Community member perspectives on gun violence intervention in the Southeast United States
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College of Charleston, United States
Publication date: 2023-04-27
Popul. Med. 2023;5(Supplement):A1912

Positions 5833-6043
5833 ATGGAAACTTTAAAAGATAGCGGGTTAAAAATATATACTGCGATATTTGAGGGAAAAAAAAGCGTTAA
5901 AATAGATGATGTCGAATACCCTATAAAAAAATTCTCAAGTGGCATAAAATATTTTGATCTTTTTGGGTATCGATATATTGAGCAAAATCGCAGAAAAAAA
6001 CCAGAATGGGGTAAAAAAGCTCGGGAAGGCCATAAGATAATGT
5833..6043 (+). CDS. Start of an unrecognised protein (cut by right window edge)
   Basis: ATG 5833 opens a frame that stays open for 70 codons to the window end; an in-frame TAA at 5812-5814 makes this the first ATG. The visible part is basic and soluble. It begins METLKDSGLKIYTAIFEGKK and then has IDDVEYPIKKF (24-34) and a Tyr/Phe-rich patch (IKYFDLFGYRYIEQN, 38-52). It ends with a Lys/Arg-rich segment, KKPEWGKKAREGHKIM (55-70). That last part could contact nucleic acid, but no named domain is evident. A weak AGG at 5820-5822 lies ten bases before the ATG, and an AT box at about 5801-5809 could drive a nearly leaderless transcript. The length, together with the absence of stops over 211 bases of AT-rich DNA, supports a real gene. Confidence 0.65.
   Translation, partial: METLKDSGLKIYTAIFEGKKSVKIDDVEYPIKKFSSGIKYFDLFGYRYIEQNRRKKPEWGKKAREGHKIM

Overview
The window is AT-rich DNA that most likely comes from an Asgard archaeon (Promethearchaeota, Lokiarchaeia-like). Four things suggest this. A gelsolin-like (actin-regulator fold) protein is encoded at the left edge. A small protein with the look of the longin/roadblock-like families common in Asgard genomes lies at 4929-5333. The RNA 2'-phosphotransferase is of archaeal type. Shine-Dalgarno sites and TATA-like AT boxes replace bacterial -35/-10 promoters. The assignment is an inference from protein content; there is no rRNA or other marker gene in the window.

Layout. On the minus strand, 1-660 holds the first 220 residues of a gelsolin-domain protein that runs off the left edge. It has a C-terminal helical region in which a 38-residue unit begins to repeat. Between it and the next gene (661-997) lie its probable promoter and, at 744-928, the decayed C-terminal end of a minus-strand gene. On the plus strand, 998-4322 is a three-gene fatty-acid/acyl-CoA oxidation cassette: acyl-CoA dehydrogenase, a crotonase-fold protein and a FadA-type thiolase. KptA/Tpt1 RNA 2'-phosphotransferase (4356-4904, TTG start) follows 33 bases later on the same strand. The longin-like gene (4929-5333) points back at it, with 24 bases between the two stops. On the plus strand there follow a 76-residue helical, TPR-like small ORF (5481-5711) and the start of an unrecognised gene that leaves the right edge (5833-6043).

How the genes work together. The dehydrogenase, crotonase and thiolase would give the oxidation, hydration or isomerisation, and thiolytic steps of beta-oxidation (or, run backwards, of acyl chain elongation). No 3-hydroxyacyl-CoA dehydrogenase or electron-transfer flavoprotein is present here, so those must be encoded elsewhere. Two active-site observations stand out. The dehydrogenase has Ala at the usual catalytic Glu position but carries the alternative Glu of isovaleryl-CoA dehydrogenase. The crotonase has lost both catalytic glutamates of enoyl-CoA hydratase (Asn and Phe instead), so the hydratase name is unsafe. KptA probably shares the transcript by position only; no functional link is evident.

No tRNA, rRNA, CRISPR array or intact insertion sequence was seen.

Introduction: South Carolina ranks 8th in the United States for its firearm death rates. Black non-Hispanic residents have the highest firearm death rates and when combined with sex, Black non-Hispanic men have a firearm death rate that is nearly nine times the rate of White non-Hispanic women. The rate of murders in South Carolina increased by 22.1% in 2020, the highest rate since 1993, identifying an urgent need for intervention. The purpose of this research was to learn more from community members regarding the necessary steps to achieve a reduction in local gun violence. Methods: We conducted an online survey of community members, law enforcement and local government in the tri-county Charleston area regarding steps to reduce local gun violence (n=90). Participants were recruited to the study based on advertisements at local gun violence events, email and targeted social media ads. The survey was conducted through Qualtrics and took approximately 30 minutes to complete. Results: A majority of participants identified as white (n=79) and having at least a bachelor’s degree (n=48). The political affiliation of participants included a wide mix of those identifying as liberal and conservative. Over half of participants identified as concerned community members, with 29% being medical professionals (n=26). Participants ranked the most important initiative to focus on as offer youth at risk for gun violence social resources and mentor services. Discussion: The greatest consensus on gun violence areas to focus on included mentorship, resources, and programming for at-risk youth. This strategy aligns with reducing community gun violence in that those most affected are young adults. Despite collaborating with a grassroots community organization for recruitment, the demographics of participants indicate that this sample was overrepresented by white community members with college degrees. Future research should examine the specific needs of communities most affected by gun violence.
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